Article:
Achieving regular practice in Aikido by Terry Ezra Shihan

O Sensei, the founder of Aikido, told us that we should practise every day. In our modern and demanding world, this may well be an impossibility, as family and work demands bite into our time and energy.

However, having made a choice to make some time for ourselves and to practise aikido, it is good to focus on the fact that aikido is, after all, a martial art. Although unlikely, we may be attacked at any time, for example, when we are tired, too cold, too hot, too sleepy or just not at our best. A martial discipline should be just that, “disciplined”. Keying in to the discipline and responding to attack teaches us to move beyond the lack of focus within ourselves to new levels of understanding. An important point to remember in our training is that there is the training that we want, when we feel like training; or the training that we need, like it or not, when it’s our time to train. Real Aikido practice is training to become self-reliant, to overcome our discomfort, to push ourselves out of our comfort zone and to learn to cope with any situation that we find ourselves in. This is not just for ourselves, but for the people around us as well, who we may even be called upon to protect. Real aikido takes regular practice.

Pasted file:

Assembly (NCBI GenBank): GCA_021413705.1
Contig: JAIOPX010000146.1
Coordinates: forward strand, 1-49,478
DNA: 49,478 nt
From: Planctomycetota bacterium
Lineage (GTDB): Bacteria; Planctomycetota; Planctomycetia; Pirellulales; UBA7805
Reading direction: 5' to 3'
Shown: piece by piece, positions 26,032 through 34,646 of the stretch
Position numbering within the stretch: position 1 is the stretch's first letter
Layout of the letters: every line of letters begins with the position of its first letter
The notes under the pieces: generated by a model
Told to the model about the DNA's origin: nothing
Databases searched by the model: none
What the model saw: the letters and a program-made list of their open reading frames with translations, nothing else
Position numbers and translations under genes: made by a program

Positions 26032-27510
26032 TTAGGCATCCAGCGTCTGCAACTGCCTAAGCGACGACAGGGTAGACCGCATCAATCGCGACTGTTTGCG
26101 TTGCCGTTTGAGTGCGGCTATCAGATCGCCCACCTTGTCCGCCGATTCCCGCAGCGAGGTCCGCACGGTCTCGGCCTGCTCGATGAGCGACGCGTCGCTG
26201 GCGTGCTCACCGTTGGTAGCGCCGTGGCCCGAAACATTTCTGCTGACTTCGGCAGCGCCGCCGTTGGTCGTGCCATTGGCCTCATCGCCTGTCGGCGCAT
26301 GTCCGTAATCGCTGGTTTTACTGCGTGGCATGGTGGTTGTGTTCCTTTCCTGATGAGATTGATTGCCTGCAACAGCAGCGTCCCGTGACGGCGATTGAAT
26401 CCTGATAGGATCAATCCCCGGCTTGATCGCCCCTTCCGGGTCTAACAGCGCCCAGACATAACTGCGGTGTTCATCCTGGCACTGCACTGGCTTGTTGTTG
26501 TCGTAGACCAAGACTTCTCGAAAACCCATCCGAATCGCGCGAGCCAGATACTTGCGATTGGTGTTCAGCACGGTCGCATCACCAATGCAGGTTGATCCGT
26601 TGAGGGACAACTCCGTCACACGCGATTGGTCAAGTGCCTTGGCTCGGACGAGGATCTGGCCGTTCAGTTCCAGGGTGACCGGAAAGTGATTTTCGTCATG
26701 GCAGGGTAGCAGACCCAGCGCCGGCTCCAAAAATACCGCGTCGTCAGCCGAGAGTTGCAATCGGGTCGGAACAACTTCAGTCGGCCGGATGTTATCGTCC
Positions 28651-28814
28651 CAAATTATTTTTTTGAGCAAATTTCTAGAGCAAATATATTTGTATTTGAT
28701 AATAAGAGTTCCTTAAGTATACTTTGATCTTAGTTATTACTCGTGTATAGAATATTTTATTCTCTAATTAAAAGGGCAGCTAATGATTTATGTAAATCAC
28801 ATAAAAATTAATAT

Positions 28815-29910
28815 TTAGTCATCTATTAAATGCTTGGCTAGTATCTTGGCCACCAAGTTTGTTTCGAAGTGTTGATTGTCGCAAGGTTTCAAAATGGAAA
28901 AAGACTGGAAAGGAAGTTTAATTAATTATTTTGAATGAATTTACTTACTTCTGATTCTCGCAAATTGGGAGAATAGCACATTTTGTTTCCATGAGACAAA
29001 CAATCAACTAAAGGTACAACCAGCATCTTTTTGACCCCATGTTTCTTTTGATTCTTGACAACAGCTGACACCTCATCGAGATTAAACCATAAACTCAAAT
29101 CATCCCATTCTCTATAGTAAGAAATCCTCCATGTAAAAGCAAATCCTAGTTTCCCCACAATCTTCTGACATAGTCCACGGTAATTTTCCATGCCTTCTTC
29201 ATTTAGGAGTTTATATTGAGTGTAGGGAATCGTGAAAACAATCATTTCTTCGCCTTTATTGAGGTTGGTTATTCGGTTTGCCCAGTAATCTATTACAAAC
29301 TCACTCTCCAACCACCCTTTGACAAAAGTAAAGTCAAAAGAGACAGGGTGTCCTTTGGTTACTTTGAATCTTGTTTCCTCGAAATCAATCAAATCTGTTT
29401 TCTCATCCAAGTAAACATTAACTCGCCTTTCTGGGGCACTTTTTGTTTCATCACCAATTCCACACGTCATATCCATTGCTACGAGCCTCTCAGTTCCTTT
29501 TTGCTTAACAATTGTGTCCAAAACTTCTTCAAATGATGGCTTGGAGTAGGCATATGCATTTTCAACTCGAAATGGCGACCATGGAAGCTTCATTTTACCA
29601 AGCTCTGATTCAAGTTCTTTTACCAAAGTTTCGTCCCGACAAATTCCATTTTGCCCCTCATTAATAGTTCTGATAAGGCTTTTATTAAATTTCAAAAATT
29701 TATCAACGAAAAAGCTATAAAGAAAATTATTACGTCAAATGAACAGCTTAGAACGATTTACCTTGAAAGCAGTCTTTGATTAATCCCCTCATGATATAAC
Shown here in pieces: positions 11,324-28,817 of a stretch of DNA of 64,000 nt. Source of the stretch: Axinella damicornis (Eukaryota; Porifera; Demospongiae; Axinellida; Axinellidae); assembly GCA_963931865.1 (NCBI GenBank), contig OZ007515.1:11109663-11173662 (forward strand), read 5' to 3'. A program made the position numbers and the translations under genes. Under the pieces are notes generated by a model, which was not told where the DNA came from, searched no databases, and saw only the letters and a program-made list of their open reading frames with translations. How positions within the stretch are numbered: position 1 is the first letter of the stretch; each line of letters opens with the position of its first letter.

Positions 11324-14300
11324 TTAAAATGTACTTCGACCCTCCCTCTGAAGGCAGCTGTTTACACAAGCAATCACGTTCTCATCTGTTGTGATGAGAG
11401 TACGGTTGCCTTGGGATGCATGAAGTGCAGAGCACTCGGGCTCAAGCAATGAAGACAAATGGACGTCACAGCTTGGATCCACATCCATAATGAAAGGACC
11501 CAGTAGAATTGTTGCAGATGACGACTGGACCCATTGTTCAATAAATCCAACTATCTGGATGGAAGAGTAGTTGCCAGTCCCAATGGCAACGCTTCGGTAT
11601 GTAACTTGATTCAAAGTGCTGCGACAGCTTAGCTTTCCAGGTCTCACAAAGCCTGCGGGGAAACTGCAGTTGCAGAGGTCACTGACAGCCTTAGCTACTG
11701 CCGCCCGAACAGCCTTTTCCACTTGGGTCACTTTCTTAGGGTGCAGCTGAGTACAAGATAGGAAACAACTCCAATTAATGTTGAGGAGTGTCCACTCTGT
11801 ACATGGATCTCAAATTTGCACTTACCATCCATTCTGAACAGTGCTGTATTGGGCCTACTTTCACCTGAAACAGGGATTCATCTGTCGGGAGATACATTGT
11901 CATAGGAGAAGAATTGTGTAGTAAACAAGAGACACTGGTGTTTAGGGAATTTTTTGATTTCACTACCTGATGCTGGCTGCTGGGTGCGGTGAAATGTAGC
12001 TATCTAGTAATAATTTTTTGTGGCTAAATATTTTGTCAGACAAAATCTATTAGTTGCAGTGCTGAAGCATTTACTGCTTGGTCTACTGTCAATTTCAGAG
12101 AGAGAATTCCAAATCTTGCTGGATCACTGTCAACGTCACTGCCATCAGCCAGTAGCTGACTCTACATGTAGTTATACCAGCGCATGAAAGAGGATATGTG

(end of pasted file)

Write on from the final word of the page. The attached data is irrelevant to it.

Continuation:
There are so many diversions these days. Just returning from our work, we perhaps find ourselves exhausted and fatigued. The serious Aikido practitioner knows that s/he could be attacked when tired and fatigued. S/he goes to practice irrespective of how they are feeling, often feeling better after training. Indeed, when we least feel like training, we can, surprisingly, have our best practices as Aikido has brought us back into balance and in to harmony with ourselves, others and the world in general.

When we stay at home watching too much television, we are watching someone else’s experience in the unconscious illusion that perhaps it is our own experience. We can become anesthetised into a mindless apathy that adds no value to our lives and, in fact, can subtract from our awareness of life itself! When we practise Aikido, it is real. We use our body, mind and spirit. We have the opportunity to develop as a human being, to develop the physical skills as well as being able to evolve emotionally and spiritually. Even in our discomfort, or pain, we can say ‘Yes! I am alive!’ Aikido is not to correct others, but to overcome our own negativity and illusion and to realise, through intensive training, the deep harmony of all things. O Sensei said “I am at one with the Universe”.

How do you achieve regular Aikido practice? What helps you to find the motivation to come in those times when you think you don’t want to?